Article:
While the EU hammers out its continent-wide energy and climate policy for the next decade, steps are being taken at local level to fight climate change and make a low-carbon European economy a reality.
The Covenant of Mayors is celebrating its 10th anniversary in 2018 and a flagship event this week is set to commemorate its decade of pushing for better cooperation at local level, more energy efficiency and increased renewable energy use.
But how does the work of the Covenant of Mayors fit into the wider picture? And how effective can smaller scale action be in fighting climate change and meeting the targets of the Paris Agreement?
Europe's cities are on the frontline of climate action and the drive to meet the goals of the Paris Agreement. At the 10th anniversary celebrations of the EU's Covenant of Mayors, some of its 9,000+ members revealed what is being done to fight climate change.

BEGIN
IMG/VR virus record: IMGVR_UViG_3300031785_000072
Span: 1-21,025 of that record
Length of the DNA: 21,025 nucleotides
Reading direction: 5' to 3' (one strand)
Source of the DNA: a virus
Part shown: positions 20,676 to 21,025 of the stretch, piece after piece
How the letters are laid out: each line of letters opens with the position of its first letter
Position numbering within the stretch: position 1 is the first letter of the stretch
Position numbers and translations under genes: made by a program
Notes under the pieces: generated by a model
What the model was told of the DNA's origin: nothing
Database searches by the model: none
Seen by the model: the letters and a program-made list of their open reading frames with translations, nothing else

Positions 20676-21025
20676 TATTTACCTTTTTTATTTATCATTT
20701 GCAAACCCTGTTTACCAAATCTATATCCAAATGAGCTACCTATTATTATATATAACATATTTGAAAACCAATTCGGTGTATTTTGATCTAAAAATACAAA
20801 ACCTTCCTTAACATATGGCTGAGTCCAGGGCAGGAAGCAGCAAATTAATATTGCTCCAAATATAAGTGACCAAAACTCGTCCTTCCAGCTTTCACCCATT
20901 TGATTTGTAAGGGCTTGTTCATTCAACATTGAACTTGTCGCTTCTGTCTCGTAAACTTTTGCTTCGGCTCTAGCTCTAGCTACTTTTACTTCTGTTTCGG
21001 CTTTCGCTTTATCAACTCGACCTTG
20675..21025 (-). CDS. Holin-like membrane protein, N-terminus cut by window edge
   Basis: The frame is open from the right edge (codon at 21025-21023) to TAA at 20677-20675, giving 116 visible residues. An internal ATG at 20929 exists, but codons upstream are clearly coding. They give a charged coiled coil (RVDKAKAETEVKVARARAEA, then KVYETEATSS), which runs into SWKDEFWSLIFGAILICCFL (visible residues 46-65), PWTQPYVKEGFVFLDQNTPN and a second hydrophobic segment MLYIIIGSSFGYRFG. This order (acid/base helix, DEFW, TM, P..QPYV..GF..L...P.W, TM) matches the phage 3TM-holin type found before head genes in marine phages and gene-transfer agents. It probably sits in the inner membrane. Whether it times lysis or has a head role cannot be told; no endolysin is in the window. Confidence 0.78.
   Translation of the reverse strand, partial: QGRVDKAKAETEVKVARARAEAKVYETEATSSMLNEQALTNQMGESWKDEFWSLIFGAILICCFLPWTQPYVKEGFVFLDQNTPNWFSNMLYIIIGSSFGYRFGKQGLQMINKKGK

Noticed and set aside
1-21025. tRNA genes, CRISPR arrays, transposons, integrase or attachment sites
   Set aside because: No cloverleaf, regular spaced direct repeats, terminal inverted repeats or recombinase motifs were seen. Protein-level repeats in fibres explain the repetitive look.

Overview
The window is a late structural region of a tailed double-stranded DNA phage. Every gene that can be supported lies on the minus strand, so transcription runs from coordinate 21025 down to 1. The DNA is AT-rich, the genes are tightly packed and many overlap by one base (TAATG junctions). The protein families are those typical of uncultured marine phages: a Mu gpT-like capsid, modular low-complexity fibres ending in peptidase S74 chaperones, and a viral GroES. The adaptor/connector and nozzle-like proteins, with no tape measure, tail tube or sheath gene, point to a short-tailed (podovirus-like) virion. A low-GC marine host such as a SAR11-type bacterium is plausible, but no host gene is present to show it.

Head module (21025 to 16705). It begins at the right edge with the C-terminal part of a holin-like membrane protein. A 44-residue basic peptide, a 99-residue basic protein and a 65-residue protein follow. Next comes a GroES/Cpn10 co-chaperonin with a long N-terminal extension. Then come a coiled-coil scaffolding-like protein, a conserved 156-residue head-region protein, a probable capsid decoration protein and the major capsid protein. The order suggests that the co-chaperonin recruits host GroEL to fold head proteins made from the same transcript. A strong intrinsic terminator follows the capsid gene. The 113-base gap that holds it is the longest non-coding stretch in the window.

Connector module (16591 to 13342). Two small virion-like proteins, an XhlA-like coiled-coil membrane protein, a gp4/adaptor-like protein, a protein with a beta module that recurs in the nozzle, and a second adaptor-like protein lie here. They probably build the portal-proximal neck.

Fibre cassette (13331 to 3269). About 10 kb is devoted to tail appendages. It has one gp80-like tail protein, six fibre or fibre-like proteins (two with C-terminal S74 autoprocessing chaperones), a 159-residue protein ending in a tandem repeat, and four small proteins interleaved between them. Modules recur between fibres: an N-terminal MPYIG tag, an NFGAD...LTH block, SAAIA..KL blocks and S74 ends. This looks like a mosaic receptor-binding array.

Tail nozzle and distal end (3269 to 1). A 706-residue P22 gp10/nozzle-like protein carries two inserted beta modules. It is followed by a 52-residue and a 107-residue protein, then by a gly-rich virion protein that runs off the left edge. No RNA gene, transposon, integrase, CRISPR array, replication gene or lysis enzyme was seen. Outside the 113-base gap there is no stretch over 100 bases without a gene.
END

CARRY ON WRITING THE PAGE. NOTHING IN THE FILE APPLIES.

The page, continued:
The city of Wrocław is one of Poland’s success stories, where job creation has hit record highs and environmental objectives are taken seriously. Wrocław’s long-serving mayor revealed his city’s future-leaning path and the advantages of being part of a Europe-wide network of mayors.
In order for the Covenant of Mayors to continue its success and further embed itself in EU policies, it has to become a key instrument for the future EU budget, write the local and regional leaders of the group's board.